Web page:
Monday Match-Ups: Einstein vs. Newton

Einstein vs. NewtonThe Setup

As you all know, most of the Match-Ups here at Pop Modern are pretty high-minded fare, the kinds of pressing questions that plague men’s minds and keep us all up at night. We tackle the hard questions, the “Kirk vs. Picard”s and the “Justice League vs. Avengers”s of the world. Of course, not every question is infused with such gravitas. Sometimes a question pops into our minds, demanding to be answered. That’s why this week we’re exceeding the speed of light to take a trip through time, pulling two scientific greats into our wormhole of banality to ask…Who would win a weightlifiting competition, Einstein or Newton?

The Contenders

Albert Einstein:
Sir Isaac Newton:

The Verdicts

Allen: It’s the Thriller From Wurttemberg versus the Pride of Lincolnshire! Newton’s mastery of concrete physics gives him a distinct edge in this battle of intellectual titans. By measuring the circumference of the barbell and multiplying it by the area of his muscle mass…I dunno, he could probably make the weights float or something. In his home back in merry England, manual labor was a necessity for survival. Strong muscle mass, heavy repetitions, and that classic British cynicism all contribute to Newton’s fantastic workout plan. Unfortunately, my only real glimpses into Mr. Einstein’s life are a picture of him with his tongue out, and the fictionalized version of him in Jonathan Hickman’s Manhattan Projects. Newton would actually fit quite well in that world, but he’d probably be killed at birth or switched with an evil clone within two issues of his introduction. Einstein’s distinct grasp of quantum physics would help with training and preparing for the match, but up there, in front of millions of people, he’d collapse under pressure. I mean, the man had to tell people he wasn’t Einstein because he was so sick of “explaining that formula he did”. It’s hard to be such an iconic scientist, and that kind of anxiety can mess with anyone in a public competition. Even though he lived around 200 years after Newton, I feel like Sir Isaac could lift the pants off of that wiry German savant based merely on confidence, preparation, and low expectations.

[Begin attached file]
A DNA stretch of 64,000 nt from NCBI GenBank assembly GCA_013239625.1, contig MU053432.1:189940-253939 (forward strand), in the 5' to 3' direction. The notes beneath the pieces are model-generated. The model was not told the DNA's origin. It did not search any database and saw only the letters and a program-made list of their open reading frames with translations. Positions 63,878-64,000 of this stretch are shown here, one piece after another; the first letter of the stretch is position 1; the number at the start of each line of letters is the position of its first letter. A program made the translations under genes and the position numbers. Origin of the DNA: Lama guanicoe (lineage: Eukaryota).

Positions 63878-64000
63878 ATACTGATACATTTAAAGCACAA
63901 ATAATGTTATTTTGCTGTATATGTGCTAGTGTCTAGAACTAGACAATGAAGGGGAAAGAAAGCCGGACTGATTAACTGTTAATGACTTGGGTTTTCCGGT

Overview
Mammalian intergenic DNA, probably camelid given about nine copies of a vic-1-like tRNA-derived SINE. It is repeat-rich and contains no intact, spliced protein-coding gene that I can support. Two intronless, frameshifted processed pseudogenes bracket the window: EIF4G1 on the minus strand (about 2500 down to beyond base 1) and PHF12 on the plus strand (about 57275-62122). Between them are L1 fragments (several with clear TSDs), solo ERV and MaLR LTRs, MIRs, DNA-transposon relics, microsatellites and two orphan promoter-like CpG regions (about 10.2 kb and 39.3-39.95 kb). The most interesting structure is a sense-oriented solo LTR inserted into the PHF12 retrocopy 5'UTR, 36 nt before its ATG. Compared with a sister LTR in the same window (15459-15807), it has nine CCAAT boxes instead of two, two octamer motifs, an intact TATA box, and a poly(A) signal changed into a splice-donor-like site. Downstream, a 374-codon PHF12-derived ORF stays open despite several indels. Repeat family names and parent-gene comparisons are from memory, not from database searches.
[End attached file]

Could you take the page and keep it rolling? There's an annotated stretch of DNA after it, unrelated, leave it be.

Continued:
James: Let’s get down to the most epic weightlifting competition of the century. Well, the 20th and 17th centuries, but let’s not pull hairs. I’m going to switch things up and focus not on their physical prowess but their ideas. Newton at first seems like he would be an easy choice. The master of calculus is an expert of force, and would use his advantage to push down Einstein’s bar. Cold, but the master alchemist would do anything for his victory. Einstein seems fragile, but he has a few things going for him. Lifting the bar in an accelerating field, Einstein would reduce the apparent force of gravity. For his next trick he would set Newton on a spaceship going near the velocity of light. The mass of the bar would increase in proportion to the velocity, therefore, the bar would fall so far. Einstein wins. E=mc2. Science, bitches.

Magellan: The thing I love about this ridiculous Match-Up is how utterly it takes these contestants out of their respective elements. After all, in one corner you have a posh-looking Englishman, and in the other a man whose major form of youthful exercise was pencil-pushing at the patent office. Cracking this nut is going to take some extra force. Now, this is the part of the verdict where I’d take a moment to describe what it takes to be good at weight-lifting, but I hardly think I’m qualified to comment on such a matter. Let’s just assume that success in such a competition requires both strength and form. Let’s also assume that both of these well-respected, world-changing physicists didn’t get into that business because of their abundance of muscles. So really, it’s a question of posture, and although I have a lot of respect for Einstein and his untamed head-party, I think Newton has the market cornered on the whole posture and form thing. 

The Results

Sir Isaac Newton wins 2-1

Boy, good thing we got that one out of our system. Now we can stop speculating on scientists and monumental historical figures and go back to studying what really matters: cartoon characters and superheroes, that sort of thing. Really, we wouldn’t be able to occupy ourselves with such complex, important subject matter if it weren’t for men like Einstein and Newton. Truly, we stand on the shoulders of giants.


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